Daryl Meador, The Electronic Intifada, 6 June 2013
Where Should the Birds Fly, the new documentary directed and narrated by Fida Qishta, begins with chilling footage of Israeli bulldozers destroying houses in Rafah in 2004. Qishta, a native of Rafah, the city in the south of the Gaza Strip, watched her parents’ house of 30 years crumble under the bulldozers. As it was destroyed, her father told her and her family to leave and keep walking. “He feared if our eyes took in the sight, our hearts would be filled with hate,” Qishta says.
The young woman channeled the intense anger and frustration felt from this episode, and many others caused by the Israeli blockade, to create a touching film that reveals many of the daily injustices in Gaza.
Qishta began her career as a wedding videographer. After becoming comfortable with the camera, she began to film her surroundings and eventually accompanied human rights observers to document their work.
Much of the first half of the film features scenes of everyday life for Palestinians in Gaza. Qishta left the Gaza Strip in 2006 to visit Europe; when she returned she was forced to wait for three weeks at the border. She filmed the time she spent waiting to re-enter her home.
Shots of the border crossing terminal show tired men, women and children as they waited indefinitely without being offered beds or food.
Targeted by snipers
The documentary visits the farming village of Khozaa, which lies in the Israeli-designated “buffer zone,” land near the boundary with Israel that Palestinians are forbidden from entering. The land, once fertile farmland, is frequently targeted by Israeli sniper fire when farmers attempt to tend it.
The documentary follows farmers as they are accompanied by international activists and try to work the land. Included in this scene is footage of International Solidarity Movement volunteer Vittorio Arrigoni, who dedicated much of his life to working in Gaza and was murdered there in 2011.
Arrigoni stands up against the faraway Israeli soldiers who are shooting at the farmers and yells into a bullhorn, “Stop shooting. We are unarmed.” The shooting continues.
The second half of the film is mostly dedicated to the 2008-2009 Israeli offensive against Gaza. Qishta says, “They called [the offensive] Operation Cast Lead, but we call it a massacre.” The 22-day attack left approximately 1,400 Palestinians and 13 Israelis dead.
Qishta was one of the first journalists on the scene of the first shellings, filming the destruction against her family’s advice. The footage of the chaos and devastation under constant Israeli attack is shocking.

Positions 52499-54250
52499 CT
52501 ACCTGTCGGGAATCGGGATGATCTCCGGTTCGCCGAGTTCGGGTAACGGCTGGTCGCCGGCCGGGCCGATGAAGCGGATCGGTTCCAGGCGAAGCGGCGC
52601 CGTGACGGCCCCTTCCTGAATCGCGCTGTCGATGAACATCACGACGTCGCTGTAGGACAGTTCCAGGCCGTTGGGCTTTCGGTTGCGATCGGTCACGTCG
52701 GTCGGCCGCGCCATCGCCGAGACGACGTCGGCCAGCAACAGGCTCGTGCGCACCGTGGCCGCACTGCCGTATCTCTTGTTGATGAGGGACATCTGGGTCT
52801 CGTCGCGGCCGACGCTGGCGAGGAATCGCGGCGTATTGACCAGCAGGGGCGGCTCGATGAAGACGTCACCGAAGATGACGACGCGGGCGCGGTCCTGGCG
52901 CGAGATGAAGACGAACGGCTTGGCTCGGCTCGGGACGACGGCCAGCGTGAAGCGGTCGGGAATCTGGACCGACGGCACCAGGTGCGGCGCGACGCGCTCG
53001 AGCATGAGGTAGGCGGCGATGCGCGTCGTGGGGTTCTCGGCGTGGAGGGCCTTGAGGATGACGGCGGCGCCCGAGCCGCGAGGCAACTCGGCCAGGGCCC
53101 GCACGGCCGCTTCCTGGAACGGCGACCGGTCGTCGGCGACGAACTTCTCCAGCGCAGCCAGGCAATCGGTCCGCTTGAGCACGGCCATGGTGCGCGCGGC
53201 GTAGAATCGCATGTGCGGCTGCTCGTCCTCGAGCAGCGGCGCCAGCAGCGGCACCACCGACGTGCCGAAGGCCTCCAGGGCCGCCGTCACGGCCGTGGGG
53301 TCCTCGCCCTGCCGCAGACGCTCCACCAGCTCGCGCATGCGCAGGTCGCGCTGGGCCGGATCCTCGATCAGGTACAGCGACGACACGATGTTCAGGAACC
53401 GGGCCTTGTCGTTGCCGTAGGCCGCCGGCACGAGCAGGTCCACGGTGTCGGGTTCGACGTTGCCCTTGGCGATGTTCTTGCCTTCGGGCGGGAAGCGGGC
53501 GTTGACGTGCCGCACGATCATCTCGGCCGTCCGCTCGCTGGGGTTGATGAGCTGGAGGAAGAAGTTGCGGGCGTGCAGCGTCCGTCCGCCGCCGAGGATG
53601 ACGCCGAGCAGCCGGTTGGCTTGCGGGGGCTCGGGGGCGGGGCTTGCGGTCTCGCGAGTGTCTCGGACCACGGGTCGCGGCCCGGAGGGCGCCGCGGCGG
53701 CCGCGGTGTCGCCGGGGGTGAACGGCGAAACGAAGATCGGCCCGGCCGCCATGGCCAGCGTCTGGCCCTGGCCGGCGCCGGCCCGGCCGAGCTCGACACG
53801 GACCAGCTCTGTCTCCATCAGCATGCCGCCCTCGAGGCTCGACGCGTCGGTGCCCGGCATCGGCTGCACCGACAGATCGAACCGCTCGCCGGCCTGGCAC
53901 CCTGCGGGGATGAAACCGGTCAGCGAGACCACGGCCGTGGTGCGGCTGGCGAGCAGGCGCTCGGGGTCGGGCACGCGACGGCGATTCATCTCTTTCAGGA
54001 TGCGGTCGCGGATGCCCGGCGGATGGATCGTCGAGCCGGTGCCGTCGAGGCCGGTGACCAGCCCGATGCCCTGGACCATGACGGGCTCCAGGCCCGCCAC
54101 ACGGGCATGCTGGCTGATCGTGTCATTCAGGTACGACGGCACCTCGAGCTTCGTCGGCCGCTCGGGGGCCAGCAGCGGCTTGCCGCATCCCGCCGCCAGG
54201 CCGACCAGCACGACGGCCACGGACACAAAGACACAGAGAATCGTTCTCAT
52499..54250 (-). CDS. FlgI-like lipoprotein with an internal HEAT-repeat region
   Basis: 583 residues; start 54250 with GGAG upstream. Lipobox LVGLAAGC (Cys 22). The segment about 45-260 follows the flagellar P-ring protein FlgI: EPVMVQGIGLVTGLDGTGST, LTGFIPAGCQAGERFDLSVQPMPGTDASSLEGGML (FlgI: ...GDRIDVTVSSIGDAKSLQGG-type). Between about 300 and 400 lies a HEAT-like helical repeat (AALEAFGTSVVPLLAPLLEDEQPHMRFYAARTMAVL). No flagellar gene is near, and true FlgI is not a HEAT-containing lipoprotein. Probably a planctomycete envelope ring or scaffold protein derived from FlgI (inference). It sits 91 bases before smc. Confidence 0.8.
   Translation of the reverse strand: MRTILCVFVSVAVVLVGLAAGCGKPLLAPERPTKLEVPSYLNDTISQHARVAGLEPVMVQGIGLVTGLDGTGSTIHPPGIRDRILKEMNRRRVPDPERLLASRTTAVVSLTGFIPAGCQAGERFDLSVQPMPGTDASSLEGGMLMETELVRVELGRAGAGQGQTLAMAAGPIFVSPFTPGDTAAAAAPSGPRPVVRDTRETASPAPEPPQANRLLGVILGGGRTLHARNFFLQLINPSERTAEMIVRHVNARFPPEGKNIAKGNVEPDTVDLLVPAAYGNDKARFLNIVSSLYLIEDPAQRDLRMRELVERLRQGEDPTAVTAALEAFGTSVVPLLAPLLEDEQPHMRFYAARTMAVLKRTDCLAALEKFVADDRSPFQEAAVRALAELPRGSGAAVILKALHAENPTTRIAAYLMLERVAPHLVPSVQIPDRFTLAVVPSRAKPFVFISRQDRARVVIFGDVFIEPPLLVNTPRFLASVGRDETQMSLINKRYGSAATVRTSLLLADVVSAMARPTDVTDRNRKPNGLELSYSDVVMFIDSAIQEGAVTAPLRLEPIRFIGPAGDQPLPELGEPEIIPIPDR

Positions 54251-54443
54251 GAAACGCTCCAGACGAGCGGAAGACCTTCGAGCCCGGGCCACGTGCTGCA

“My only weapon”
Qishta’s camera captures women and children as they run for their lives through smoke-filled streets. A young boy stops and looks at the mangled body of a man on the sidewalk. A mother hysterically cries as she looks for her son. White phosphorous rains from the sky in unending streams.
Qishta describes how she saw fear in everyone’s eyes, but couldn’t leave or stop filming. “My camera is the only weapon I had against these attacks on the people of Gaza.”
Perhaps the most affecting character of the film is 10-year-old Mona Samouni. The girl was hiding in one house with nearly 100 members of her family during the bombardment, when it was hit by Israeli fire. Twenty-one members of her family were killed in front of her, including her mother and father.
The film first shows Mona shortly after the attacks as she walks through rubble with a large bandage over one eye. Qishta asks her to wait, and she turns to look at the camera with somewhat poised indifference.
She is wearing a matching hat and scarf and a pink purse. Qishta asks her how many people were killed in her family. “My immediate family?” she answers. “Not many, just my mother, my father, both my sisters-in-law and my nephew.”
In several interviews, the young girl describes chilling accounts of the attack that killed her parents. She speaks with little emotion but makes statements far beyond her age. As she displays for the camera drawings of her family’s house being attacked, she says, “for the Israeli army, this is something without meaning. But the victims were very precious to us.”
Scenes like this foster a deep probing of the inhumanity of the military attacks and ongoing blockade of Gaza, where Palestinians live in an open-air prison and cannot flee from attacks. The film reveals how the blockade deliberately intends to create a miserable and unlivable existence for the Palestinians in Gaza.
In another example of this, Qishta accompanies a fishing expedition off the coast of Gaza, and while at sea the boat is repeatedly fired at and ordered to leave while the fishermen attempt to work. The cords that tether the net in the water to the boat are shot and broken so that all of the fish are lost. Qishta asks, “Do they consciously intend to deprive [the fishermen] of the ability to make a living and feed their families?”
Fida Qishta’s years in Gaza and her connection to the land and the people make this film a great success. She visits and revisits Khozaa to see her friends after one is struck by white phosphorous weaponry, filming a touching interview with the victim.
She follows and befriends Mona Samouni and her surviving family, weaving together their stories. She elicits touching interviews from farmers and fisherman as they work in dire conditions.
Her brave documentation of injustice on Palestinian land and sea paints a moving picture of life in the Gaza Strip.
For more information about the film, visit whereshouldthebirdsfly.org
Daryl Meador is a recent graduate of the School of the Art Institute of Chicago who recently lived and volunteered in Nablus.